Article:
The Associated Press

WASHINGTON – Federal health advisers have ruled that GlaxoSmithKline’s epilepsy drug Potiga effectively controls seizures.

An agency spokeswoman said Wednesday the Food and Drug Administration’s panel of neurologists voted unanimously that company studies showed the effectiveness of the drug. The panelists noted side effects, including the inability to urinate, but said they could be controlled by carefully monitoring patients.

The FDA is not required to follow the advice of its panelists, though it usually does.

British drugmaker GlaxoSmithKline PLC (NYSE: GSK) has asked the FDA to approve the pill for epilepsy patients who continue experiencing seizures while taking other medications. The company said in a statement it is "encouraged" by the panel ruling and awaits a final decision by the FDA.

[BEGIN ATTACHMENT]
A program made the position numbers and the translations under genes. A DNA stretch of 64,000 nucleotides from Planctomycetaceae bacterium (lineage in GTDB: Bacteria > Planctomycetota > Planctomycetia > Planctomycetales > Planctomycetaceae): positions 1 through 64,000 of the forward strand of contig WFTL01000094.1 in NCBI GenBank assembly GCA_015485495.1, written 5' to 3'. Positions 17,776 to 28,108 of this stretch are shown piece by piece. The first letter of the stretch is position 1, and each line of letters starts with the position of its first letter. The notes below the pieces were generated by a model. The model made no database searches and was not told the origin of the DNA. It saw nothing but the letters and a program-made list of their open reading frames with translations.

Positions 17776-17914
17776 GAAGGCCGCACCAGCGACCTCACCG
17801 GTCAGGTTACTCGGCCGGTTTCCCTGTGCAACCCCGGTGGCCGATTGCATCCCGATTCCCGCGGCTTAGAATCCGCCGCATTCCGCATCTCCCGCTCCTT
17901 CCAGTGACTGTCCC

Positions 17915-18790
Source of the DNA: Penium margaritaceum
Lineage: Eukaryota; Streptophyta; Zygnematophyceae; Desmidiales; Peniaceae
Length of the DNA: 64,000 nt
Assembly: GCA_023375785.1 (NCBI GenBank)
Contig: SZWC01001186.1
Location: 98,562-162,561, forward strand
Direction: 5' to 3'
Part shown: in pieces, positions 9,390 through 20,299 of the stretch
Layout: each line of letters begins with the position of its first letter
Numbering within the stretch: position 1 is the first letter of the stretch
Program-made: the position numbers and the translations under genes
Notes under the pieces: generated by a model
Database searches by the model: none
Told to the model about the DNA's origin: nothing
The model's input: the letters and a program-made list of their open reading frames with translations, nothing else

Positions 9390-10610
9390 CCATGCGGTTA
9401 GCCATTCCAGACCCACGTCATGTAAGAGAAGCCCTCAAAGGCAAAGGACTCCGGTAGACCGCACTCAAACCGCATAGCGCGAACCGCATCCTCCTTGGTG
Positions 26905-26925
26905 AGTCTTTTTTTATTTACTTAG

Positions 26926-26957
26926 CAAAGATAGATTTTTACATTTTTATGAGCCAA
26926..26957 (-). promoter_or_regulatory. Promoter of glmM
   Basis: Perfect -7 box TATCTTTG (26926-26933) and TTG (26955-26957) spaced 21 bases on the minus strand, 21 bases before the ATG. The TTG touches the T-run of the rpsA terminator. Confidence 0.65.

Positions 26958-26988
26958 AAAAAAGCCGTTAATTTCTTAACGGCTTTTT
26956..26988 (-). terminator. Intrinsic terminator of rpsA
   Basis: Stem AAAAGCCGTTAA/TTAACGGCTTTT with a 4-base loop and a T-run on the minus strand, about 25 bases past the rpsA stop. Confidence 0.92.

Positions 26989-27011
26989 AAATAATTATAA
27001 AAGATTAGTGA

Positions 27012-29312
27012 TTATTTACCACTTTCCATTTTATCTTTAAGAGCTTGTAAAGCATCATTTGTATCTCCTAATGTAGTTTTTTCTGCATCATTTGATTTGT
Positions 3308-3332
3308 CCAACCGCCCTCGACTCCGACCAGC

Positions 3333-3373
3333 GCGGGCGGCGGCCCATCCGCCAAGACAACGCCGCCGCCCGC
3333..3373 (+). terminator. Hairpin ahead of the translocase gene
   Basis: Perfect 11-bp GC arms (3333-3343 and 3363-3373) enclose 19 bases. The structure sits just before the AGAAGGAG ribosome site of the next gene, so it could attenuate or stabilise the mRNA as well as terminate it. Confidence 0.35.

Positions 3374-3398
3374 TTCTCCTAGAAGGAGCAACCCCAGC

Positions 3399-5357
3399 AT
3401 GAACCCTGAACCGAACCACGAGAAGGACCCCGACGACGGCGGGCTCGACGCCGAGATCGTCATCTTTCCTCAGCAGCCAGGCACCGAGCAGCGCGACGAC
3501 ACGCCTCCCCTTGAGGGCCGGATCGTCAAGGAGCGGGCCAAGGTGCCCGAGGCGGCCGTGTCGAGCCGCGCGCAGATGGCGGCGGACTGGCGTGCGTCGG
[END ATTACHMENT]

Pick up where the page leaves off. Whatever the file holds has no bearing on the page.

Global sales of drugs to treat epilepsy reached nearly $13 billion last year, according to health care data firm IMS Health. Epilepsy drugs already on the market include Johnson & Johnson’s Topamax and Pfizer Inc.’s Neurontin.

If approved, Potiga would be used as a second-line treatment for patients whose seizures are not well-controlled using existing drugs. Glaxo studied the drug in three trials which showed that patients taking Potiga saw a reduction in seizures compared with those taking a dummy pill.

Potiga was co-developed with Valeant Pharmaceuticals International, which is based in Aliso Viejo, Calif.

GSK operates its U.S. headquarters in Research Triangle Park, N.C.

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